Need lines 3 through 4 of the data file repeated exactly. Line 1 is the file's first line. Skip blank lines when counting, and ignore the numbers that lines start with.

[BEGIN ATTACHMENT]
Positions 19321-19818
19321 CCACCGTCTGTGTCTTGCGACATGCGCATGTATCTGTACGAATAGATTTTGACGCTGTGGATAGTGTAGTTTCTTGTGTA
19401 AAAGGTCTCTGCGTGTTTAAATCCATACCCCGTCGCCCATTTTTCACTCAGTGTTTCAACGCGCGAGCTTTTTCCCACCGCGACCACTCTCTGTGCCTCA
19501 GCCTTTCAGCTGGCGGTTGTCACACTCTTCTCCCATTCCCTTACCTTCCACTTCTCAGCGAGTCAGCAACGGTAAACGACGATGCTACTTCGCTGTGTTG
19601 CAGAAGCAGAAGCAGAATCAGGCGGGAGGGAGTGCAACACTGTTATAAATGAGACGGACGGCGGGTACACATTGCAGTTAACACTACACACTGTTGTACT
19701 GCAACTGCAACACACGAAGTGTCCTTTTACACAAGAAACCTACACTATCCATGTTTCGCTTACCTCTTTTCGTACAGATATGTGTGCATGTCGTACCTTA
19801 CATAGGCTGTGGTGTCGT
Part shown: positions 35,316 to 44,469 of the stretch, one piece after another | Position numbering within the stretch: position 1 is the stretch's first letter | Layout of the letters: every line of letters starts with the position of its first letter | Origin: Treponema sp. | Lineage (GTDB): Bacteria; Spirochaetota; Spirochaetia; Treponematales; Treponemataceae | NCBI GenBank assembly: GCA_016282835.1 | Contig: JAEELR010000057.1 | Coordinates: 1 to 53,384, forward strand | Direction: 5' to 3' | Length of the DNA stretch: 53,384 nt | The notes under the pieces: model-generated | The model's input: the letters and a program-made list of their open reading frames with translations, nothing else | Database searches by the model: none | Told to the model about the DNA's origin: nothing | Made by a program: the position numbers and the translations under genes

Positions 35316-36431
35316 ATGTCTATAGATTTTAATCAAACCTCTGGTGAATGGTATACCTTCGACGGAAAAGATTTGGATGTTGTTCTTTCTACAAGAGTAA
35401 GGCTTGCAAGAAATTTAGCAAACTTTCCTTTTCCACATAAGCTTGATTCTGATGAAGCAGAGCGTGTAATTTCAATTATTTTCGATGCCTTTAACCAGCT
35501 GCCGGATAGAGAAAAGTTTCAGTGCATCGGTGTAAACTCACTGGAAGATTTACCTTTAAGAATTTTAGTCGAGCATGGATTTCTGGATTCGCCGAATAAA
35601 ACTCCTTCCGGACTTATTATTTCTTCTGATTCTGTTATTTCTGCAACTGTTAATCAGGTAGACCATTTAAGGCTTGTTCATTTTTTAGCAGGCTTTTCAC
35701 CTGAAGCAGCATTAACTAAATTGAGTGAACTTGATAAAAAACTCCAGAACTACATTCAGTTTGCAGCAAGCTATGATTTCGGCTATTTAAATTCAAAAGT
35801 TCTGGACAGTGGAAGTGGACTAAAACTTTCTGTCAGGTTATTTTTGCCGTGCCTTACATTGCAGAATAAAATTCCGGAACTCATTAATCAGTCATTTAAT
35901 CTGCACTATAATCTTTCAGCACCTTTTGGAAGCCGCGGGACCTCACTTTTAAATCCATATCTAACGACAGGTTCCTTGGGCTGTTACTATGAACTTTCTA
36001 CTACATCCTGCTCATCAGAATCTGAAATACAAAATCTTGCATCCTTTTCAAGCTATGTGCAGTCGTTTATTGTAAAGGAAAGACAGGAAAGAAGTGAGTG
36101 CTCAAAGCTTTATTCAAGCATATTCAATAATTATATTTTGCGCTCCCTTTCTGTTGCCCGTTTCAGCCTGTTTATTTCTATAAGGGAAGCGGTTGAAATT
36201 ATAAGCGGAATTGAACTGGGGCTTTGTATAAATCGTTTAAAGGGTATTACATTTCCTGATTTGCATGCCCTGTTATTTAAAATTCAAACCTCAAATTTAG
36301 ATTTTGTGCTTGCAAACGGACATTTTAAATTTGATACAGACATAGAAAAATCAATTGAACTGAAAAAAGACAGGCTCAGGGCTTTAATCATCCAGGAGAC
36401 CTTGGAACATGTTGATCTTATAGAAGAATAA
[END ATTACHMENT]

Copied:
19401 AAAGGTCTCTGCGTGTTTAAATCCATACCCCGTCGCCCATTTTTCACTCAGTGTTTCAACGCGCGAGCTTTTTCCCACCGCGACCACTCTCTGTGCCTCA
19501 GCCTTTCAGCTGGCGGTTGTCACACTCTTCTCCCATTCCCTTACCTTCCACTTCTCAGCGAGTCAGCAACGGTAAACGACGATGCTACTTCGCTGTGTTG